In Southern Leyte

Waters of Sogod and Panaon Bays, both in Southern Leyte, are now in danger due to the presence of crown of thorns, locally known as ‘dap-ang,’ affecting the livelihood of the local fishermen and destruction of coral reefs. (Oceana)

TACLOBAN CITY – The persistent presence of crown of thorns (COTS), locally known as ‘dap-ag’, in the coastal waters of Sogod Bay poses a significant threat to the coral reefs in Panaon Bay.

This issue also impacts the local fishing community and the tourism sector.

The COTS infestation has been recorded in the territorial waters of Liloan, Libagon, San Francisco, Malitbog, and Padre Burgos, and has been a recurring problem since 2012.

COTS is one of the world’s largest starfish species, with venomous spikes covering its body, posing a danger to both humans and marine life.

Currently, local volunteers and conservation groups are implementing measures to address this problem, but they need more help and resources to prevent the spread of COTS to more coral areas in Panaon Island which is recognized as one of the priority reefs worldwide due to its resilience to climate change.

Leading the effort are members of the Dap-ag Boys, a group of volunteers headed by Ryan Tomol.

In their clean-up drive conducted last month, they collected 3,000 COTS within Liloan Bay.
However, according to Tomol, their efforts are insufficient due to a lack of resources and manpower. Currently, only 12 members actively participate in the clean-up drive, as other volunteers have found jobs outside the province and region.

The group receives support from Oceana, an international advocacy organization promoting ocean conservation and protection, in partnership with government agencies, local government units, and non-government organizations.

“Connecting with Oceana has allowed us to receive assistance, but we need more help,” Tomol said.

“Without healthy coral reefs, our fishery sector is greatly affected,” Tomol added, emphasizing that the need to protect corals transcends political beliefs, affiliations, personal differences, and territorial boundaries.

The House of Representatives has approved a bill authored by Christopherson Yap of Southern Leyte 2nd district declaring Panaon Island as a protected seascape under the Expanded National Integrated Protected Areas System (ENIPAS) Act or Republic Act 11038.
The bill is now in the Senate, awaiting approval in the third reading.

The proposed Panaon Island protected seascape encompasses 61,204 hectares, covering the municipalities of San Ricardo, Pintuyan, San Francisco, and Liloan.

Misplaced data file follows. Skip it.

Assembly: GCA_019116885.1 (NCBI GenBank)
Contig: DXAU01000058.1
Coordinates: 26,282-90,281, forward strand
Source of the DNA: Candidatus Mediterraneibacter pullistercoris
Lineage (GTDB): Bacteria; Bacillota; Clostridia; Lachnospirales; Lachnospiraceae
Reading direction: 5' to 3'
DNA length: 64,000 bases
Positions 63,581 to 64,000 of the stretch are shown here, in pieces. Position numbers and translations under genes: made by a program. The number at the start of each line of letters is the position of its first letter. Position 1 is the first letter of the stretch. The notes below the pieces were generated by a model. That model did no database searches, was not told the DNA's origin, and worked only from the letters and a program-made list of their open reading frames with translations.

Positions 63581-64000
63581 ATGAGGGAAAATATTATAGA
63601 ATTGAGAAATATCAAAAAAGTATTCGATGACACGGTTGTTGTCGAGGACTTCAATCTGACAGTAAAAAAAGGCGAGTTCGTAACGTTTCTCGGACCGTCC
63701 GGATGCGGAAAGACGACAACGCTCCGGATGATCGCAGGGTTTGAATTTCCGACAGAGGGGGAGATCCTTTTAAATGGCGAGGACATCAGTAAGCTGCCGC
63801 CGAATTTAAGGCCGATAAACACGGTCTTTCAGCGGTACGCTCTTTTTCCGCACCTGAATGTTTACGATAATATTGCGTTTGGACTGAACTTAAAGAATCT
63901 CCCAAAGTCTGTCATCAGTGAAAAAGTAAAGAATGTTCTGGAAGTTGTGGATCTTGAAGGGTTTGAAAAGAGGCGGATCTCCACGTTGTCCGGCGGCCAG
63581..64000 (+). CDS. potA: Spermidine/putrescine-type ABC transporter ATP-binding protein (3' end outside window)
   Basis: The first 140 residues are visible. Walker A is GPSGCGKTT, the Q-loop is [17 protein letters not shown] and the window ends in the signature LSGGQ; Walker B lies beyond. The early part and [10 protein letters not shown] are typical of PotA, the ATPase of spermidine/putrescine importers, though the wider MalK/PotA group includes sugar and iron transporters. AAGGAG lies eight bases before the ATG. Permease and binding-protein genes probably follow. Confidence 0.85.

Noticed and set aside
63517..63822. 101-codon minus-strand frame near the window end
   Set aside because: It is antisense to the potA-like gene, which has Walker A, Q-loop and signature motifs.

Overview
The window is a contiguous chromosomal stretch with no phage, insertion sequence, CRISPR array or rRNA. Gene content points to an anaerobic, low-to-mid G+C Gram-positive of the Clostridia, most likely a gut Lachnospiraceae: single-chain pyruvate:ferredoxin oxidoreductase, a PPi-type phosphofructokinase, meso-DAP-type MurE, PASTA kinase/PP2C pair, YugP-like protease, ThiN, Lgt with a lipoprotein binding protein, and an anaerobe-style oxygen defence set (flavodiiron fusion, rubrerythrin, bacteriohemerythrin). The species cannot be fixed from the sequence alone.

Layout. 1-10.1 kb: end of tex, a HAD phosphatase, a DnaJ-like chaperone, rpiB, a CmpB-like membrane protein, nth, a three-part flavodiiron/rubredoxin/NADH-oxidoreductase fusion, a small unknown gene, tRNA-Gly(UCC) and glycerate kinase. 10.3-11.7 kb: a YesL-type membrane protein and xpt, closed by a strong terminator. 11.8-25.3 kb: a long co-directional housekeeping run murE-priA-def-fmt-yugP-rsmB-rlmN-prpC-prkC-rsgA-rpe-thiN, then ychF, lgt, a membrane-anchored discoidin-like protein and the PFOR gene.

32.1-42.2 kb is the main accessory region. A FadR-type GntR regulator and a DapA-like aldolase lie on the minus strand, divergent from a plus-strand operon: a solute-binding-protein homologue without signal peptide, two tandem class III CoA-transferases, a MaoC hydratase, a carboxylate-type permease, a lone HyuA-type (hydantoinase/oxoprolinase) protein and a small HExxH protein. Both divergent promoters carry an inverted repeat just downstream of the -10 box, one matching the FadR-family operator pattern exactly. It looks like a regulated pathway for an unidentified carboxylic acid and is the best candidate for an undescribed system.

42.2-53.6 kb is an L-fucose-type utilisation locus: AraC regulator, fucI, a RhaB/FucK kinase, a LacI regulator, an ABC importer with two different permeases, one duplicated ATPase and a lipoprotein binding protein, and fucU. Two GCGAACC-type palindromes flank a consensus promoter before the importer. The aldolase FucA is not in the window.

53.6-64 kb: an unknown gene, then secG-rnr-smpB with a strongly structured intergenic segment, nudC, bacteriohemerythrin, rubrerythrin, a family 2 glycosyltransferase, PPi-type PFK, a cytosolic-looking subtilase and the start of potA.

Oceana stated that the anticipated passage of the bill by the Senate would help strengthen the conservation and protection of the island’s resources for future generations.

The passage of the Senate bill and the sustainable management practices under ENIPAS can contribute to the sustainability and longevity of the island’s ecosystems, according to a socio-economic survey conducted among Panaon Island residents by the University of the Philippines Tacloban and Oceana in 2020.

The bill’s passage will also strengthen the island’s protection, significantly aiding the local governments of Liloan, Pintuyan, San Ricardo, and Pintuyan in addressing the threats faced, while ensuring the thriving abundance of the island’s ecosystems.

Oceana and the Department of Environment and Natural Resources have been collaborating with local stakeholders to prepare them to participate effectively in the plan’s development.
“The management plan is crucial because it ensures the protection and proper management of the island’s resources by all stakeholders for the benefit of the people of Panaon,” said Atty. Rose-Liza Osorio, Oceana’s Senior Director for Campaigns, Legal, and Policy.

“It will also help us achieve this goal by providing a framework for sustainable management practices,” she added.

Panaon Island, with its rich biodiversity, including threatened and endangered wildlife such as whale sharks, sea turtles, rays, the endemic Philippine Duck, vibrant corals, and hundreds of fish species, is aptly called the hidden gem at the tip of Southern Leyte.

Its resilient coral reefs have earned it the distinction of being cited as one of the top 50 in the world that will likely withstand the impacts of climate change. (ROEL T. AMAZONA)